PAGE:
Information for Journal Editors
The editor of a scholarly journal views the world from a unique perspective. Providing leadership for the discipline’s scholarly communication, editorial service represents a deep commitment to the discipline during a time in which the research of others takes priority over one’s own. A journal editor is at the center of scholarly enquiry. Collaboration with an editorial board, authors, and peer reviewers engages a community of scholars who share a passion for the discipline and represent diverse points of view. Seeking manuscripts, nurturing new authors, competing for contributions from recognized scholars—these and other parts of the editorial process offer a heady intellectual experience that compensates for the detail-oriented tasks that also come with the responsibility.
Newfound Press Can Host Your Journal
Newfound Press invites proposals from editors of scholarly journals or other serial works. Newfound Press journals are managed by an editor. The journal sponsor (e.g. scholarly society, university department) accepts responsibility for the content. The software supports browse and keyword searching, and multimedia files. Journals published by Newfound Press include the publisher's branding while operating on the same software as the library's Trace digital showcase and archive. The Trace platform includes the powerful editorial management system Edikit™ so that editors can manage their submissions, peer review, and editorial workflow online. Newfound Press assists journal editors with web page design. Editors receive training and ongoing assistance from Newfound Press for using the journal publishing system.
Proposals should address the following and include sample material:
• Describe the journal. What is its subject/scope? Who is the intended audience? Why is the journal unique? Why is it suited for open access?
• How is the editorial board established?
• Describe the process for assuring quality from submissions to journal presentation.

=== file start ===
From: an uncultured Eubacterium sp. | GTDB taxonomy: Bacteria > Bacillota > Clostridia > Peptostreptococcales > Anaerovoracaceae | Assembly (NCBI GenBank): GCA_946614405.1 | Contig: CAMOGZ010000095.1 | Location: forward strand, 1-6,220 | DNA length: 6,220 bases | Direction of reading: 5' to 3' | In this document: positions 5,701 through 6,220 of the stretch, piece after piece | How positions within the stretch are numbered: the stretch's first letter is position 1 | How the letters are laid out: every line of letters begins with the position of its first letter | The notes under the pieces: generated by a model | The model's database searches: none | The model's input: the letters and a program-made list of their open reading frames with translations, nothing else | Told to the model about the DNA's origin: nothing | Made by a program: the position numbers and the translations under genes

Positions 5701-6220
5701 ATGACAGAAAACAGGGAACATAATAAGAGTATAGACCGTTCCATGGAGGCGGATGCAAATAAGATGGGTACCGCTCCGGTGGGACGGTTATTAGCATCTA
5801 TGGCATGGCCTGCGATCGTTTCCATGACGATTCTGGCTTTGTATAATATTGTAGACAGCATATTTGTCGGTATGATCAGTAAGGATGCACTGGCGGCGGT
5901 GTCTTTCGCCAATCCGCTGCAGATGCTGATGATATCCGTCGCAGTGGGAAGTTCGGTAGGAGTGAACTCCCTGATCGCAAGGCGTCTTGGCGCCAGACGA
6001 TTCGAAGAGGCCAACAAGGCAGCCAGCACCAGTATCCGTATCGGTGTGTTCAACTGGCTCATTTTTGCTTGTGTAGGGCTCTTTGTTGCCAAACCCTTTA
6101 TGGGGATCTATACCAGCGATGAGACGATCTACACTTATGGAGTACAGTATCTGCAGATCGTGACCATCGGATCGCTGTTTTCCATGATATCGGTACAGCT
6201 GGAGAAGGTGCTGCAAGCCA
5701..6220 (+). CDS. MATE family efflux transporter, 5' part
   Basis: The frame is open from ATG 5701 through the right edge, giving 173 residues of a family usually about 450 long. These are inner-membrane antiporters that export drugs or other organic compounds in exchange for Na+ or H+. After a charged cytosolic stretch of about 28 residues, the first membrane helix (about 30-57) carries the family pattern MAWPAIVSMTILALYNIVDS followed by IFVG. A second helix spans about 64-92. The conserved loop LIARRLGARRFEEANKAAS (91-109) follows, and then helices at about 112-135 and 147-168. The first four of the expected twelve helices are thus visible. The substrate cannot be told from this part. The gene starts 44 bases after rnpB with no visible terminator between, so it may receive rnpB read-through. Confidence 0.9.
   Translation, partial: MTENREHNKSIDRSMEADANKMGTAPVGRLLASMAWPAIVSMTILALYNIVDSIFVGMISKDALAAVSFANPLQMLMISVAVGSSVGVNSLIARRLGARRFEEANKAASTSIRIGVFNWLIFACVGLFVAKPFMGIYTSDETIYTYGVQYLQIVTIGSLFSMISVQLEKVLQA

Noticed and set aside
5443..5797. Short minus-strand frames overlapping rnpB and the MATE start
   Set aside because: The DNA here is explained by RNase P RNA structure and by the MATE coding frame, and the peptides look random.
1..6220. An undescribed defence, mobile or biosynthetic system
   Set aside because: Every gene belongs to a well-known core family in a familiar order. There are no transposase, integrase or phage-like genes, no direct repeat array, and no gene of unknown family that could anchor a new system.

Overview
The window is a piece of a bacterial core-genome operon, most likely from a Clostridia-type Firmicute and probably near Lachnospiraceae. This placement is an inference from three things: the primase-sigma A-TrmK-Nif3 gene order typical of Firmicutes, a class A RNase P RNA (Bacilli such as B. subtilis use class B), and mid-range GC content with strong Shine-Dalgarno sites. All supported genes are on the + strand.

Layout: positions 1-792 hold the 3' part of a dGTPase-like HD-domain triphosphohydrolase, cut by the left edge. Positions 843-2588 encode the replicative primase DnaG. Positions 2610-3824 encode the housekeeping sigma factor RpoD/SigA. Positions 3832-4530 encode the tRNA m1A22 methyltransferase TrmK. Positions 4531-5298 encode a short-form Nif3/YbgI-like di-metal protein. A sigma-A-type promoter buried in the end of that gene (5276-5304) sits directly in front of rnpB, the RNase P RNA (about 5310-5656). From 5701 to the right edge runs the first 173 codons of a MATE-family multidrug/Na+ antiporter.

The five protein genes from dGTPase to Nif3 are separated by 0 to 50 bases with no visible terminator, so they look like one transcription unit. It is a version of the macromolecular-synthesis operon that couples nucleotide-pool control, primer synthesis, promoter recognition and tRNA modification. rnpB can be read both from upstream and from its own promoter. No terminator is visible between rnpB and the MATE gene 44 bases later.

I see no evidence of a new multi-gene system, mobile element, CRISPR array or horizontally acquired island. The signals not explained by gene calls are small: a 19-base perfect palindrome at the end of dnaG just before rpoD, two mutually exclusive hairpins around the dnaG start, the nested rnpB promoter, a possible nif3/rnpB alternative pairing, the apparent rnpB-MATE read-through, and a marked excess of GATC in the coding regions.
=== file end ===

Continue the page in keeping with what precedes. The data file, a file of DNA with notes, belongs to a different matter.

• Describe the journal‘s match with one or more of the Newfound Press criteria.
• Describe the journal’s business plan, including plans for sustainability.
• What kinds of files must be supported?
Decisions facing a new journal editor and sponsor include:
• What is the journal title?
• How will the editorial board be formed and what are their responsibilities?
• What will be the publication schedule and frequency?
• Will articles be published as they are accepted or published as a complete issue or volume?
• What will be the typical size of an issue?
• When will the first issue be available?
• What file formats can be supported? (e.g. text, tables, images, graphics, audio, video, etc.)
• Who will be responsible for web design?
• What will be the process for submitting an article and guidelines for authors?
• Will the journal be open access or will the user pay to view the content?
• If the sponsor sells subscriptions, what processes are required?
• What are the plans for business, marketing, and editorial policy?
Open access guides provide in depth business planning advice for converting a subscription-based journal to open access or for launching a “born-digital” journal. Some available guides are:
The Directory of Open Access Journals lists more than 6,000 free, open access, quality controlled scientific and scholarly journals.
Selecting a Journal Title
Look at the UlrichsWeb (subscription required; available in print and electronic formats). University of Tennessee, Knoxville faculty, staff and students may connect through the library’s database menu or directly to UlrichsWeb for a list of more than 300,000 academic and scholarly journals, e-journals, peer-reviewed titles, popular magazines, newspapers, newsletters, and more. Enter a keyword (for example, chickens) related to the subject of the journal and discover existing journal titles.
The Scholarly Publishing Environment
(NISO) PIE-J: The Presentation & Identification of E-Journals. The recommended practice guidelines presented in this document offer guidance to e-journal publishers and providers and will help ensure that e-journal content can be reliably discovered, cited, and accessed by users over time. (March, 2013)
SPARC: The Scholarly Publishing & Academic Resources Coalition has many resources to support scholarly publishing. See SPARC’s numerous guides and planning resources available for publishers.
University of Tennessee Libraries Scholarly Communication site links to publications and web sites featuring innovation in scholarly publishing.
The Association of Research Libraries offers examples and documents discussion about new models of scholarly communication.
See examples of journals being published with the Digital Commons software.